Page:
Wednesday, November 16, 2011

An organic dinner

An organic dinner
November 16, 2011
Manila Standard Today

Ten years is a milestone for any organization, more so for non-governmental organizations that have taken upon itself the welfare of the country’s underserved. That’s why when it celebrated a decade of helping alleviate poverty, the Peace and Equity Foundation decided to hold the first “Social Enterprise: The Next Business Model,” a conference that would bring together leaders and NGOs that have been helping rural communities through social enterprise.

The conference featured local practitioners and promoters and their stories of how they achieved both financial sustainability and social impact. The two-day conference, held at the Hotel Intercontinental Manila, tackled different case studies from traditional business people who successfully brought community products into their supply chain, to non-governmental organizations that ventured into profit-making activities to advance social aims.

To mark the success of the conference, PEF tapped celebrity chef Jessie Sincioco to craft a dinner that would best highlight the event’s aims. In turn, chef Jessie turned to the different communities that PEF has worked with and utilized their produce in creating a dinner that would honor the unity among the different participants.

And what the event organizers and chef Jessie decided to bring to the table that night was organically grown ingredients. The menu was a celebration of local ingredients and a new way of presenting Filipino favorites.

Cocktails included crudités made with yacon sticks on ice, taro chips with tzatziki, spinach tempura with wasabi mayo dip, and pickled vegetables. Accompanying these delights were chilled wines of bignay and strawberry, and a refreshing drink made with the juice of red camote tops flavored with calamansi and honey.

The meal started with a novel roll of sautéed oyster mushrooms wrapped in mustard leaf with a dressing of vinaigrette made with sukang Iloko and lemon. The tart dressing balanced the bitterness in the mustard leaf and brought out the sweetness of the mushrooms.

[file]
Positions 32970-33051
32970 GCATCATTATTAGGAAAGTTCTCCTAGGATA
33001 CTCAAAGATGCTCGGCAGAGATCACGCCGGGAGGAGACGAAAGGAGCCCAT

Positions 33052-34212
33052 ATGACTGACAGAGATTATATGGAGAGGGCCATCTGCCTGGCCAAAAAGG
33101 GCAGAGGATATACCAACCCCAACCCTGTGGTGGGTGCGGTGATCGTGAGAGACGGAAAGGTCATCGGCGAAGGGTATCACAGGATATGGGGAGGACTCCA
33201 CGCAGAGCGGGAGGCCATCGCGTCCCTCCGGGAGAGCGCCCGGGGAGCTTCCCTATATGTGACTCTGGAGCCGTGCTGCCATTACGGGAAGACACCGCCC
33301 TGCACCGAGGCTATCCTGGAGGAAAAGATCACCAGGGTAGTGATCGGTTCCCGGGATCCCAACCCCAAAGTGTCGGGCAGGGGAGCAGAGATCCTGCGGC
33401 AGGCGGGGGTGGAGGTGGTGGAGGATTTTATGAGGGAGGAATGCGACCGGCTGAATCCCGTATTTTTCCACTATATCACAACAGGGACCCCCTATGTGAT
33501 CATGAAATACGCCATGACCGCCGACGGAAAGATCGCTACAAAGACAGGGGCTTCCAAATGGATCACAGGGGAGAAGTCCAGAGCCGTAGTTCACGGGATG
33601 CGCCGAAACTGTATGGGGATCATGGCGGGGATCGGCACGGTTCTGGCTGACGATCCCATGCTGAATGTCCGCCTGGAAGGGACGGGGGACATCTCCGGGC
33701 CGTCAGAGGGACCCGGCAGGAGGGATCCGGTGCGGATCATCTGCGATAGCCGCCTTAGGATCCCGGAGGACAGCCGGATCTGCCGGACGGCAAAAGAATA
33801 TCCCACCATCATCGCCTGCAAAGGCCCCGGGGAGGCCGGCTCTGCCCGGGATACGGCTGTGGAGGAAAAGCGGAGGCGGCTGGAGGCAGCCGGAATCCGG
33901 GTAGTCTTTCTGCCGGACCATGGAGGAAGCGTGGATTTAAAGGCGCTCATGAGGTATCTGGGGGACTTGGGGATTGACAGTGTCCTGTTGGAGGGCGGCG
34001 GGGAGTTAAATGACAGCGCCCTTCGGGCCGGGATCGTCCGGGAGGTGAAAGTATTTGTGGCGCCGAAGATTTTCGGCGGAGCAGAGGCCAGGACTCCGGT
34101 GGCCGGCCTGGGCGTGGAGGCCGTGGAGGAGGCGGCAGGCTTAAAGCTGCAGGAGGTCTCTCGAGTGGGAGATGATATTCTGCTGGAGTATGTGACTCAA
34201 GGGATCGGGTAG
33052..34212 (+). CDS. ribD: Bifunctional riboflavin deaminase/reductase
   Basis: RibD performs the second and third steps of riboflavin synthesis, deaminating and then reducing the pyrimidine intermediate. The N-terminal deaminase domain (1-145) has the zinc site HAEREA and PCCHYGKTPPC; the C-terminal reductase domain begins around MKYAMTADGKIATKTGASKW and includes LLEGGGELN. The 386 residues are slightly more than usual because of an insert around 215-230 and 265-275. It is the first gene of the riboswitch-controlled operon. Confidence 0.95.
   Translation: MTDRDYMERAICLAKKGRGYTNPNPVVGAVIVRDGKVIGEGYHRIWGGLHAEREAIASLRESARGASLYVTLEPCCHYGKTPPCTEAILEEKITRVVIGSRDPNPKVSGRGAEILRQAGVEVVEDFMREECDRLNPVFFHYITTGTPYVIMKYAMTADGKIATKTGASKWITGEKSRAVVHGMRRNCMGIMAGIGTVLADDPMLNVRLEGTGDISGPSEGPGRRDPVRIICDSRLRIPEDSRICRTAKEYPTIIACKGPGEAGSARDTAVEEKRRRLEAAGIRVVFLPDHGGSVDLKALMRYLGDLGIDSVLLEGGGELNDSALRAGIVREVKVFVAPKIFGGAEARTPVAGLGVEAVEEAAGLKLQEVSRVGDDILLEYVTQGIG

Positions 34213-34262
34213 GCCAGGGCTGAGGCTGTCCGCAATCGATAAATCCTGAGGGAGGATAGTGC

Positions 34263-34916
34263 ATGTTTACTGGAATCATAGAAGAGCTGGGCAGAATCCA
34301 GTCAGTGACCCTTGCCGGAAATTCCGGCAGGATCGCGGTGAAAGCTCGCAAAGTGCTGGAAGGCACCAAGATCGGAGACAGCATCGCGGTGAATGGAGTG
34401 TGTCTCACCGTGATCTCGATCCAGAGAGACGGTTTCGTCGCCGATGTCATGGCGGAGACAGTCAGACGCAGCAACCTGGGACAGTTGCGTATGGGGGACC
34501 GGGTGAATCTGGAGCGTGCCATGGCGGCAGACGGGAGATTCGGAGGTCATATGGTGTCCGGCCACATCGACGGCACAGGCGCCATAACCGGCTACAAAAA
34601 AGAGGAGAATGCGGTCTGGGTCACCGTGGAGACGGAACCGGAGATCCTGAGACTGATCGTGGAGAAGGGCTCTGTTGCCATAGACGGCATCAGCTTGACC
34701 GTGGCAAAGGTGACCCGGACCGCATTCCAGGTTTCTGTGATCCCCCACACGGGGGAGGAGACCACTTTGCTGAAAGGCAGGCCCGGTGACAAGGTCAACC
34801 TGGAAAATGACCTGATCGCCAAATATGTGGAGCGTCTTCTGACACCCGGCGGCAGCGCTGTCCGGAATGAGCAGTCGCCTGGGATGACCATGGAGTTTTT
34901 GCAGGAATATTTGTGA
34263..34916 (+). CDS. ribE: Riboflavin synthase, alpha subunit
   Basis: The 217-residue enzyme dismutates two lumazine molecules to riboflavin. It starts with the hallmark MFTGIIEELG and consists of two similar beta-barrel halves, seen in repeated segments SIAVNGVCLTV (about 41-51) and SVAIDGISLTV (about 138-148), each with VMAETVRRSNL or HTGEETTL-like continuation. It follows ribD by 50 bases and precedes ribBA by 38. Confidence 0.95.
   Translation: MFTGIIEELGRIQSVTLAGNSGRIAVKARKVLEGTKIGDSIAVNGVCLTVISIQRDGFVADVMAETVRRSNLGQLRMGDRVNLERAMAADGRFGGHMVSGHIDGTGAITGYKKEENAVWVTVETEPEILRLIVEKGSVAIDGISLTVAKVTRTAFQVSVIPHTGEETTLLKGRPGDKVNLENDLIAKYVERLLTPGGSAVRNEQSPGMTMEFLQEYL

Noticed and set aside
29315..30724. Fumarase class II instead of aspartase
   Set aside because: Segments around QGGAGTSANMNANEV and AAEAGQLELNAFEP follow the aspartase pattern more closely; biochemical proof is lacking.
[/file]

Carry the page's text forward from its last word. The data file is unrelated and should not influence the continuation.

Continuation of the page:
The soup course was a cream of broccoli and cauliflower with whole-wheat croutons.

In between the fish and chicken entrees, chef Jessie served a refreshing sorbet of lemon grass, which cleansed the palate of the sharp flavors of the green. The sorbet highlighted the fresh taste of lemon grass, which was echoed in the lemon grass iced tea served throughout dinner.

The fish course was a baked cream dory fillet with spinach sauce. The dory was farmed locally; guests were assured that the fillets were fresh and not frozen for a long time. The spinach sauce added a piquant taste to the fish, masking whatever fishy taste it might have had.

The chicken course was a take on the popular chicken inasal, but using organic chicken and turmeric. It was paired with choice organic vegetables of baby carrots, chayote, and beans and a pilaf of red and brown rice and capsicum. This was certainly not your ordinary corner-store inihaw. The chicken came in huge portions that have liberally flavored with a turmeric-based marinade. It was a pretty yellow even in the dim light.

Dessert was another innovation: tablea chocolate mousse and Cordillera honey panna cotta. It was served with chilled wine made with coffee cherries. The tablea mousse had a flavor that was as delightful as the best dark chocolate, while the panna cotta was soft and welcome. The coffee berry wine was tart to contrast with the meal’s sweet ending. And as a pleasant touch, coffee and tea were served with polvoron, instead of the usual cookie or biscotti.

Chef Jessie matched PEF’s trailblazing effort in the NGO community with a dinner that was memorable that highlighted what the local communities were good at. If only our other celebrity chefs would sit and take notice of our locally grown produce for use in their delicious dishes.

Chef Jessie Sincioco is one of the country’s top chefs. She is behind the success of her Chef Jessie restaurants at the Rockwell Club and Top of the Citi. She was also associated with Le Soufflé and Enchanté restaurants.

For the past 10 years, the Peace and Equity Foundation has worked closely with people’s organizations to provide potable water, healthcare and disaster relief to the country’s poorest communities. It also assisted non-governmental organizations in their livelihood and micro-finance activities to help small entrepreneurs. For this conference, PEF was partnered by the League of Corporate Foundations, Management Association of the Philippines, Philippine Business for Social Progress and PinoyME Foundation.